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Archiver > GENEALOGY-DNA > 2007-05 > 1180056412


From: "R. & G. Stevens" <>
Subject: Re: [DNA] The Basques and Scholarship
Date: Thu, 24 May 2007 20:26:52 -0500
References: <108623.74403.qm@web52102.mail.re2.yahoo.com>


----- Original Message -----
From: "ellen Levy" <>
To: <>
Sent: Thursday, May 24, 2007 9:42 AM
Subject: Re: [DNA] The Basques and Scholarship


> John:
>
> I think Rich might be refering to the fact that there
> doesn't seem to be even the smallest vestige of the
> older, supposedly wide-spread Vasconic language in any
> IE languages, particularly ones that developed into
> Spanish and French, where one would expect to see
> traces at least among place names, even with wholesale
> language replacement. We do see that with the IE
> languages - some frequency of retention of the older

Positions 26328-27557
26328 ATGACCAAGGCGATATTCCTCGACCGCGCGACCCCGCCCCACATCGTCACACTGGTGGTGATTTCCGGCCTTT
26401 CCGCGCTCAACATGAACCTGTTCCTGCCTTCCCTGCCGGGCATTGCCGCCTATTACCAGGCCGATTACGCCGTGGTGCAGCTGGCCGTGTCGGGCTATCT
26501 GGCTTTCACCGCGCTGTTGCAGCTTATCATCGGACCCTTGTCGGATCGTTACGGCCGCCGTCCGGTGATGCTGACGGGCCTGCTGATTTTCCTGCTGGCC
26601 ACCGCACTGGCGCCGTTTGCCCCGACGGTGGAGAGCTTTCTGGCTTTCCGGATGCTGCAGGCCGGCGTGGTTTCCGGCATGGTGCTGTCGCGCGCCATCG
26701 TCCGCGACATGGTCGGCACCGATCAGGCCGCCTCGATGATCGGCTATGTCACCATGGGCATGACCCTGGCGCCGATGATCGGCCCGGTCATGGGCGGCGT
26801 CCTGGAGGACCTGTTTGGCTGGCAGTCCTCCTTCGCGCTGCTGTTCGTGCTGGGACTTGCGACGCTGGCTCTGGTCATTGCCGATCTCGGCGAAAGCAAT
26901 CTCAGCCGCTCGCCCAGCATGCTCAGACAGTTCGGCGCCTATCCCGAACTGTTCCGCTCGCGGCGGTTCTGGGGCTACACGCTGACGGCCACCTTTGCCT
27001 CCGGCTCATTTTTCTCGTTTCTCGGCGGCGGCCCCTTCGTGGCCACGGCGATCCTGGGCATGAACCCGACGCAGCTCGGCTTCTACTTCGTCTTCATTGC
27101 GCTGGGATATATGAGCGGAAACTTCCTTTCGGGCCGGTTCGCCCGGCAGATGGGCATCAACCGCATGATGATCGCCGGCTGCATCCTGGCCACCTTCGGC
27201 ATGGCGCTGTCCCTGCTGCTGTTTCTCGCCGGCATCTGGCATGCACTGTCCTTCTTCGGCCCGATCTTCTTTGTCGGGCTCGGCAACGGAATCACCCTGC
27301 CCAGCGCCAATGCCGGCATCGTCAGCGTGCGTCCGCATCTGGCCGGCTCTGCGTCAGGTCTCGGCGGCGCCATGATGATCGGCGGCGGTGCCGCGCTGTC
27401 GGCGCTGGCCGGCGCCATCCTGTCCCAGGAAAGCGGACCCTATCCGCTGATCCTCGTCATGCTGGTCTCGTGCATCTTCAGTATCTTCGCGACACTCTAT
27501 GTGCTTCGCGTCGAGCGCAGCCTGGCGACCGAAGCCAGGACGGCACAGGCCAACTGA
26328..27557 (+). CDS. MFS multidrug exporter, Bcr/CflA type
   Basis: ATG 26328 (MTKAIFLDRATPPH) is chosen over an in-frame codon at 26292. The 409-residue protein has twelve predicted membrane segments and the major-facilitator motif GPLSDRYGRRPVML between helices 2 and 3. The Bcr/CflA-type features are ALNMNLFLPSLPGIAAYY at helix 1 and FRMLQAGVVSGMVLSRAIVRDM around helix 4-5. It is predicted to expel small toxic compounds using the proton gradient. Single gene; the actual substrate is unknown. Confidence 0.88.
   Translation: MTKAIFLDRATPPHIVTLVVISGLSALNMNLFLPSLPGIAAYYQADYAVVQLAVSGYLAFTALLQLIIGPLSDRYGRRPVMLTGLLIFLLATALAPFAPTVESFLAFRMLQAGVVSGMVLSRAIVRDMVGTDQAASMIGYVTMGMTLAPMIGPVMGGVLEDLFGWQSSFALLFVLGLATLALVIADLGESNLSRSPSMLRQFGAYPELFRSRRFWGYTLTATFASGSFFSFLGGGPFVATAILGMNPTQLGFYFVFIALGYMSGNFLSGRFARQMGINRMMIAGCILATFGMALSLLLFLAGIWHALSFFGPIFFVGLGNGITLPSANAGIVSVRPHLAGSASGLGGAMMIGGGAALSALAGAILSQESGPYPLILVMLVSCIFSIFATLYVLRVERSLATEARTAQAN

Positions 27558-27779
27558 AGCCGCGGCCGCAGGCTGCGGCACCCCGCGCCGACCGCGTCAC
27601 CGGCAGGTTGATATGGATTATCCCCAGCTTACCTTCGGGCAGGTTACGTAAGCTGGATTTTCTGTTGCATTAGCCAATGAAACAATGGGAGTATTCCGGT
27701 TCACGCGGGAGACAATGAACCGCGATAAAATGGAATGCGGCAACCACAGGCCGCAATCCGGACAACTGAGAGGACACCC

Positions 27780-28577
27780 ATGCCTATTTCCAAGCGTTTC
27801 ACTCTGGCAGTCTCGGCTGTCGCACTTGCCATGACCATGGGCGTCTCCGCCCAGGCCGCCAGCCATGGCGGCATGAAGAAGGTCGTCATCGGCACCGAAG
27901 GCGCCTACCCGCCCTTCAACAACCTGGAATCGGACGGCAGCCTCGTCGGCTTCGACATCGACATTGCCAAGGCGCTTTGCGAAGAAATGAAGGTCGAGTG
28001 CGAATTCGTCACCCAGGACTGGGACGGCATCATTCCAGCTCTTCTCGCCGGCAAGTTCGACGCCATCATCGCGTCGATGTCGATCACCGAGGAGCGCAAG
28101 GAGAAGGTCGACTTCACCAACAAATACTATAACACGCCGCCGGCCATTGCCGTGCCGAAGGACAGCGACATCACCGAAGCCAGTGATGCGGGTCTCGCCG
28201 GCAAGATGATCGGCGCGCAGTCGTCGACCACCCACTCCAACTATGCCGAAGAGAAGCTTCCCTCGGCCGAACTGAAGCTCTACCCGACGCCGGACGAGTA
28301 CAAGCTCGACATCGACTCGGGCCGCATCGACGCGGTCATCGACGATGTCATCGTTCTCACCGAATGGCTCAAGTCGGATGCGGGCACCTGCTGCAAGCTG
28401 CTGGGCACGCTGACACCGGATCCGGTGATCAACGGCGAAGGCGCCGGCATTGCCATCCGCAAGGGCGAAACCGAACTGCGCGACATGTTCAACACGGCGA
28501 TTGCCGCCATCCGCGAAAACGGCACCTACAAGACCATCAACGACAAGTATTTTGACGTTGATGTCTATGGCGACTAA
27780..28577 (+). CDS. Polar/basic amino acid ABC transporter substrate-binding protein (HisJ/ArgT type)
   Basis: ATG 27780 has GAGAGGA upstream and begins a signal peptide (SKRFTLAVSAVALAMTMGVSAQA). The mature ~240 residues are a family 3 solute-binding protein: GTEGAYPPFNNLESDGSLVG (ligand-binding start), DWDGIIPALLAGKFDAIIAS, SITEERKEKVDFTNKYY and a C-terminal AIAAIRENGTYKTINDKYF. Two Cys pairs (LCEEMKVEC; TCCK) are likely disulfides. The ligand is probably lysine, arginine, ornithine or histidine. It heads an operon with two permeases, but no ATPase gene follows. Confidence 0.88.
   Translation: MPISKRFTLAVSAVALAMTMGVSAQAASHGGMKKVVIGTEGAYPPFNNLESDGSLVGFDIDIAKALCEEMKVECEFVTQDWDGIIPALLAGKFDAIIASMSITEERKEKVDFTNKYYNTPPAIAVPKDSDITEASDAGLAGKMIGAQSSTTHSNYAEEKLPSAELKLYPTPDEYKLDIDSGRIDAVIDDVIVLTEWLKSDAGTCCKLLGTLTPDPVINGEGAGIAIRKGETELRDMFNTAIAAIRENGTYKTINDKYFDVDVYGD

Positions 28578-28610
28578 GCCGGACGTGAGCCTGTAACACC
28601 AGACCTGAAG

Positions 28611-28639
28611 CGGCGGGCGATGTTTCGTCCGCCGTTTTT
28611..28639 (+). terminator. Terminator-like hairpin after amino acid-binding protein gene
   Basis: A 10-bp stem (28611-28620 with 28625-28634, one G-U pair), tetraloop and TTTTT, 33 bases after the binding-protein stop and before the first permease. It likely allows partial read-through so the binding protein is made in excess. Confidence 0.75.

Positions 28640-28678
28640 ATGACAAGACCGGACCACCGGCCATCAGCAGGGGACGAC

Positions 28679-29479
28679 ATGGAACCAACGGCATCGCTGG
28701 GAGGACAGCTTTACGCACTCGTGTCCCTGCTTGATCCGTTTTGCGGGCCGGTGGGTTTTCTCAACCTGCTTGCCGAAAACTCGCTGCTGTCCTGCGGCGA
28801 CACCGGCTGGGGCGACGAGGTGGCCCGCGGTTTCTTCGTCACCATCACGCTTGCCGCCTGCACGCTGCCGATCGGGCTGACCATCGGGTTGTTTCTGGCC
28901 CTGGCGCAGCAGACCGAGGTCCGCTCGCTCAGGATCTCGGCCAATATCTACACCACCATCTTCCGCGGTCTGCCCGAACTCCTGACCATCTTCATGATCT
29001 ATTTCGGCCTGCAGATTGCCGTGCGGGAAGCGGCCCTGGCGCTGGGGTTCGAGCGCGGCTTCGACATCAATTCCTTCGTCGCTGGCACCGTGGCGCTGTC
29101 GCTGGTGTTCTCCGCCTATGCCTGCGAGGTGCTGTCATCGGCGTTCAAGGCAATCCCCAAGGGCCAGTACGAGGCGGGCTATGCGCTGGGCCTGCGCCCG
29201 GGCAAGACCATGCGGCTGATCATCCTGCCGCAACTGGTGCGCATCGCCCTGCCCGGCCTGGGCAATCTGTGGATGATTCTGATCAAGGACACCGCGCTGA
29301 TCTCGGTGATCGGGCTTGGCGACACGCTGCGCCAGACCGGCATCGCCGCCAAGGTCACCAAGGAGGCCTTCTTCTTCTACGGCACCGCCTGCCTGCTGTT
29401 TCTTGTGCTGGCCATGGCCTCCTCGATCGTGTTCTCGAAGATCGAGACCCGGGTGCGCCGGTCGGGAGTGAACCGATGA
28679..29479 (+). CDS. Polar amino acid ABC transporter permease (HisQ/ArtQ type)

> non-IE substrate language, sometimes up to to 30%,
> other times just remnants of place names. I should
> say, however, that I am not a linguistic, so am
> speaking as a complete layperson on the topic.
__________________________________________________________________________________________________________________________

Thank you, Ellen. That is a good answer and in fact what I had in mind.

Where the Romans managed to shift the native populations to a Romance
language, they did so using a fairly advanced political and military system.
Yet the native languages left their impress on the corrupted version of
Latin that took their places.

Who is supposed to have imposed the Indo-European languages on the wider
Vasconic population of Western Europe? How did they do it so effectively
that Vasconic left no traces in the languages that remained, not even in
place and river names?

Even in the New World, where language and cultural replacement were
accomplished with a massive influx of new genetic material, many places and
rivers retain the names the Amerindians gave them.

Rich


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